Time Out says
Never mind the Batmans: here’s a rude antidote to dull superheroics and epic running times
The big fear about the punky, not-for-kids comic-book movie Suicide Squad was that it might be too try-hard: Hollywood awkwardly slumming it with the alt crowd. But this loony wise-cracking DC Comics story, directed with anti-glossy grit by David Ayer (End of Watch, Fury), plays like a twisted B-side to some of the slicker movies in the comics world.
“You want to put our national security in the hands of witches, gang-bangers and crocodiles?” asks one government official as ruthless high-up Amanda Waller (Viola Davis) – the baddest badass in a movie full of them – introduces her scheme. Law and order is crumbling after Batman v Superman, and Waller intends to assemble a ragtag band of sicko ‘meta-humans’ to fight evil.
One by one, the Squad is gathered. Will Smith is former gang member Deadshot; Margot Robbie is psychiatrist turned psychopath Harley Quinn; Adewale Akinnuoye-Agbaje is Killer Croc; and so on. Waller has a second trick up her sleeve: she controls Enchantress (Cara Delevingne), an archaeologist by day, possessed shape-shifter after hours.
This is Batman’s world, and the chiselled guy (aka Ben Affleck) pops up but ends up looking like the square guy at a cool party. The soundtrack – Rolling Stones, The White Stripes, Eminem – says a lot about where this movie pitches itself: playfully fun in a Tarantino-lite sort of way. And it’s not all ultra-violence: each member of the Squad secretly dreams of a family, a fitted kitchen and a garden. In the end, Suicide Squad ends up being less a celebration of bad behaviour and more a tribute to outsiders.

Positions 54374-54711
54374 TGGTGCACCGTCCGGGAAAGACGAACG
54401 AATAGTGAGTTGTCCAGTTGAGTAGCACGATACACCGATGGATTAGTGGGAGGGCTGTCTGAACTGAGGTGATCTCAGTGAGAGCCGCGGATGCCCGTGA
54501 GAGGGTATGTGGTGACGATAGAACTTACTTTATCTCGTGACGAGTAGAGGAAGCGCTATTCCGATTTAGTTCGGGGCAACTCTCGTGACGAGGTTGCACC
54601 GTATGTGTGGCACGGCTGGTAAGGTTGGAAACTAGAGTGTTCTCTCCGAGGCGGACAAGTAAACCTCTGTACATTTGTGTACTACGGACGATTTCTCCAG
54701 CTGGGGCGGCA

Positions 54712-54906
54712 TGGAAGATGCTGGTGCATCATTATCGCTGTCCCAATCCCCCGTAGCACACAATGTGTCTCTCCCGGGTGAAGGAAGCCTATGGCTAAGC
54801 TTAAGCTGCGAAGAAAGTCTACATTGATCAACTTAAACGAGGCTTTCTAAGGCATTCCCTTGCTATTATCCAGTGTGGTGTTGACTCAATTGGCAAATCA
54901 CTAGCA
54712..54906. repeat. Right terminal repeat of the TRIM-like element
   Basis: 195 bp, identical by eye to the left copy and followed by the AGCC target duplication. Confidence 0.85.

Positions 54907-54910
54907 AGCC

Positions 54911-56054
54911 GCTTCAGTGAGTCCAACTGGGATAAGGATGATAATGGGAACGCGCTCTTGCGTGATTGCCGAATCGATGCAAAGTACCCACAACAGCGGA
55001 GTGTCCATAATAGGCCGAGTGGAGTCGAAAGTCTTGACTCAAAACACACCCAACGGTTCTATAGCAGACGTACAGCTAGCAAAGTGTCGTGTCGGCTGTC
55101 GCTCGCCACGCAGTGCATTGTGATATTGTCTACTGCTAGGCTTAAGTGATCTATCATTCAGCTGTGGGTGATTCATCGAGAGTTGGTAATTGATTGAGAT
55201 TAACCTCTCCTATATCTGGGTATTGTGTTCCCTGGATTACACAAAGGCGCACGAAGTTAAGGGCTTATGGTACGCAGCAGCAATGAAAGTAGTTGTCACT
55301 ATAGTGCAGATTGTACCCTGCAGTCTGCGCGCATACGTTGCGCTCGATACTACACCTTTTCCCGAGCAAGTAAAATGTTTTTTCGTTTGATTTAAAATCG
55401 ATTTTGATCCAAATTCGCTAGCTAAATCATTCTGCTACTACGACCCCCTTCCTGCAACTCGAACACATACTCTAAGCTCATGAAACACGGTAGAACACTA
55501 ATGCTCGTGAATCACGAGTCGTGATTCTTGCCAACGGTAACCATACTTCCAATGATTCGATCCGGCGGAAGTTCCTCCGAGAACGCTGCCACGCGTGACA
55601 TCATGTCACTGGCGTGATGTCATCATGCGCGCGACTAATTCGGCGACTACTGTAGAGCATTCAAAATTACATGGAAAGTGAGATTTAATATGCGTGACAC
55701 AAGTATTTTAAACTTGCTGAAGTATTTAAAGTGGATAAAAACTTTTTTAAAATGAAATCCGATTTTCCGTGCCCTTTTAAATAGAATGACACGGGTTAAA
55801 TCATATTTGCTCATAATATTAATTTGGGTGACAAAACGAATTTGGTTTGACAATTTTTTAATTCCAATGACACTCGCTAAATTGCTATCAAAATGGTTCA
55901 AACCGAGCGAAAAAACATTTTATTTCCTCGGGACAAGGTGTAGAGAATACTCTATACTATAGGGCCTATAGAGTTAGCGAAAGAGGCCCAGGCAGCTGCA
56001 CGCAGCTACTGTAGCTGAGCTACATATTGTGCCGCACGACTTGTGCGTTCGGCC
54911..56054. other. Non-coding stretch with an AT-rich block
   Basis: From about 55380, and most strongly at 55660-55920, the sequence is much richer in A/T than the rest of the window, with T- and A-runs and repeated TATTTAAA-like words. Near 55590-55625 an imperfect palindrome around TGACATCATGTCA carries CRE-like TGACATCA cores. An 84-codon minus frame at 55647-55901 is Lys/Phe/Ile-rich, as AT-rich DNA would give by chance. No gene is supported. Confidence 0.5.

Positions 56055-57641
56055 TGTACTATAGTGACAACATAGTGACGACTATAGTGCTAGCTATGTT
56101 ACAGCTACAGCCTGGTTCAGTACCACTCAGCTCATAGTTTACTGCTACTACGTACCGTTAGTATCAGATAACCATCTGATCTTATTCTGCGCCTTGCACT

There are too many characters for the movie to handle: blink and you’ll miss the Aussie guy with the boomerang. On the other hand, you might end up wishing for less of Delevingne, who winds up croaking like a chain-smoking granny. But what of Jared Leto’s The Joker? We see little of him, but he still threatens to steal the film. Leto plays The Joker like a volatile over-privileged teenager, though his voice hints at some older influences (a bit of Brando, a dash of Pacino, a hint of Anthony Hopkins). His relationship with Margot Robbie also makes him a twistedly romantic villain (watch out for their big gushy moment in a vat of chemicals!). This is not The Joker’s film, but must surely be a taste of things to come in sequels future.
In the end, the characters are more lasting than the story, which is a standard save-the-city-from-destruction yarn. But this crew is a riot, and their world is intriguing and even a little meaningful. What’s more – and this is no small thing in a time of bloated blockbusters – Suicide Squad clocks in at just over two hours, swept into port on a swift wind of pace and style .
Cast and crew